Extraordinary Girl I

Time Limit : 1 sec, Memory Limit : 65536 KB

Extraordinary Girl (I)

She is an extraordinary girl. She works for a library. Since she is young and cute, she is forced to do a lot of laborious jobs. The most annoying job for her is to put returned books into shelves, carrying them by a cart. The cart is large enough to carry many books, but too heavy for her. Since she is delicate, she wants to walk as short as possible when doing this job. The library has 4N shelves (1 <= N <= 10000), three main passages, and N + 1 sub passages. Each shelf is numbered between 1 to 4N as shown in Figure 1. Horizontal dashed lines correspond to main passages, while vertical dashed lines correspond to sub passages. She starts to return books from the position with white circle in the figure and ends at the position with black circle. For simplicity, assume she can only stop at either the middle of shelves or the intersection of passages. At the middle of shelves, she put books with the same ID as the shelves. For example, when she stops at the middle of shelf 2 and 3, she can put books with ID 2 and 3.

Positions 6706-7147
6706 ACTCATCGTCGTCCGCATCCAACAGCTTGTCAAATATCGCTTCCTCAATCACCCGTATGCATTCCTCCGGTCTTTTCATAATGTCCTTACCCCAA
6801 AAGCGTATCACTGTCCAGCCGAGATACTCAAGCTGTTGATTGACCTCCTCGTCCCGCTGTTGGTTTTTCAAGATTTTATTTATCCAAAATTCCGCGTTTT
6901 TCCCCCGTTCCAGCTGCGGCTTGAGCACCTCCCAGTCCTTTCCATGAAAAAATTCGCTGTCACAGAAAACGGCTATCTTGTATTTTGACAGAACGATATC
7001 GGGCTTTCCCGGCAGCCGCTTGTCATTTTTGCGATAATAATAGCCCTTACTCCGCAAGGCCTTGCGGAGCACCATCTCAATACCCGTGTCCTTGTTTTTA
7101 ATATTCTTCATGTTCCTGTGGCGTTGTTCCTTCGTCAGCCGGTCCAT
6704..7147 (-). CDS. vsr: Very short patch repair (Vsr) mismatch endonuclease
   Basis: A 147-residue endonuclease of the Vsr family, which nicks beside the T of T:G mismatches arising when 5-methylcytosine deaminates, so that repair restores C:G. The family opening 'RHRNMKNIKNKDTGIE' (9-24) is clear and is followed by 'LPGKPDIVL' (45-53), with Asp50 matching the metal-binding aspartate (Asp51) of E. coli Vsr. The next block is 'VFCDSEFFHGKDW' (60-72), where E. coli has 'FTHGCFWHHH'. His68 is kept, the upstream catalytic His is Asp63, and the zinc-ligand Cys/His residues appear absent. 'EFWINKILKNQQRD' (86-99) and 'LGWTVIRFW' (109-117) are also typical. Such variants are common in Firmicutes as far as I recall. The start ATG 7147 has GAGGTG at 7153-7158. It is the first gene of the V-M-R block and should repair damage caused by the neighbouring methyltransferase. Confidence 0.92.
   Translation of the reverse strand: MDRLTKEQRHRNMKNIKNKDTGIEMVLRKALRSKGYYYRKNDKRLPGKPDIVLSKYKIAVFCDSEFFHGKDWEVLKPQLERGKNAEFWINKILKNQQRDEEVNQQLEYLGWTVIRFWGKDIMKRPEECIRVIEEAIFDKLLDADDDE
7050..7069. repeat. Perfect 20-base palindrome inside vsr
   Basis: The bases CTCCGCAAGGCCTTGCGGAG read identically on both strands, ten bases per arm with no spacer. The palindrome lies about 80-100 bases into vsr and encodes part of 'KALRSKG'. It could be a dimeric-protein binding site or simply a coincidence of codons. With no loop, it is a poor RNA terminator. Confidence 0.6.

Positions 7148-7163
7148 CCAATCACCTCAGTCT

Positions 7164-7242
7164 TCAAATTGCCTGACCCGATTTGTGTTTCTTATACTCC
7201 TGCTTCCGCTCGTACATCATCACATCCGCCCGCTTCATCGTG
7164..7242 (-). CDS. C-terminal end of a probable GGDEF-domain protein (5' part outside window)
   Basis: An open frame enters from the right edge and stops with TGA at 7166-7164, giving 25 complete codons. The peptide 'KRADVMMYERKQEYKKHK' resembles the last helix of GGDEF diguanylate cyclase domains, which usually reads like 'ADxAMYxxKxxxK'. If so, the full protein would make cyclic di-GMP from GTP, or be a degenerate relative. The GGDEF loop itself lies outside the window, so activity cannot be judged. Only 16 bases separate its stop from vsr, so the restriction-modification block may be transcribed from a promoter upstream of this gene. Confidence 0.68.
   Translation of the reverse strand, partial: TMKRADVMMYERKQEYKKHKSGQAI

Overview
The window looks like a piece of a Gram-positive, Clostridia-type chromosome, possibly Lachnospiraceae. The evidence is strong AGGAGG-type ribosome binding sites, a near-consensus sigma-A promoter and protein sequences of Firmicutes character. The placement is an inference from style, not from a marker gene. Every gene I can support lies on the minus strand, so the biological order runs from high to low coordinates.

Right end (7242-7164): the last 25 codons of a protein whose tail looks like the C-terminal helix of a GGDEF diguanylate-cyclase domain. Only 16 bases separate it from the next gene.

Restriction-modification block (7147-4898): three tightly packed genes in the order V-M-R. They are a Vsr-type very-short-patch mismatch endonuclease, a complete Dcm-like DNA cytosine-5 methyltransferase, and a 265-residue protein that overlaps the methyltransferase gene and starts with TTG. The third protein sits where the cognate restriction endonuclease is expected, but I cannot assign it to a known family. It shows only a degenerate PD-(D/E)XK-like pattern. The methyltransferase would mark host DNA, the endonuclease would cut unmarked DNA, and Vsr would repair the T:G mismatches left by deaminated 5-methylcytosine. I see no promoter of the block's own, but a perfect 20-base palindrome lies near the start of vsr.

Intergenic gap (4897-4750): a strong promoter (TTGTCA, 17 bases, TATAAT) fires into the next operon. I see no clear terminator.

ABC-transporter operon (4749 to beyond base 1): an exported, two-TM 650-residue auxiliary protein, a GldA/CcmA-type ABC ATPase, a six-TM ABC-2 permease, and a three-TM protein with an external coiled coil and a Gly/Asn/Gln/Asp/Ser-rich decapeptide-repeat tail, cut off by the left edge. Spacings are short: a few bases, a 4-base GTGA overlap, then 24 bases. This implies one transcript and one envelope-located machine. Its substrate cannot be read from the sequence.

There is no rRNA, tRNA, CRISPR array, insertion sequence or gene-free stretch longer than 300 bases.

Since she is so lazy that she doesnft want to memorize a complicated route, she only walks main passages in forward direction (see an arrow in Figure 1). The walk from an intersection to its adjacent intersections takes 1 cost. It means the walk from the middle of shelves to its adjacent intersection, and vice versa, takes 0.5 cost. You, as only a programmer amoung her friends, are to help her compute the minimum possible cost she takes to put all books in the shelves.

Input

The first line of input contains the number of test cases, T . Then T test cases follow. Each test case consists of two lines. The first line contains the number N , and the second line contains 4N characters, either Y or N . Y in n-th position means there are some books with ID n, and N means no book with ID n.

Output

The output should consists of T lines, each of which contains one integer, the minimum possible cost, for each test case.

Sample Input

2
2
YNNNNYYY
4
NYNNYYNNNYNYYNNN

Output for the Sample Input

6
9

Source: Introduction to AOJ , Aizu-Wakamatsu, Japan
Problem Setter:  team86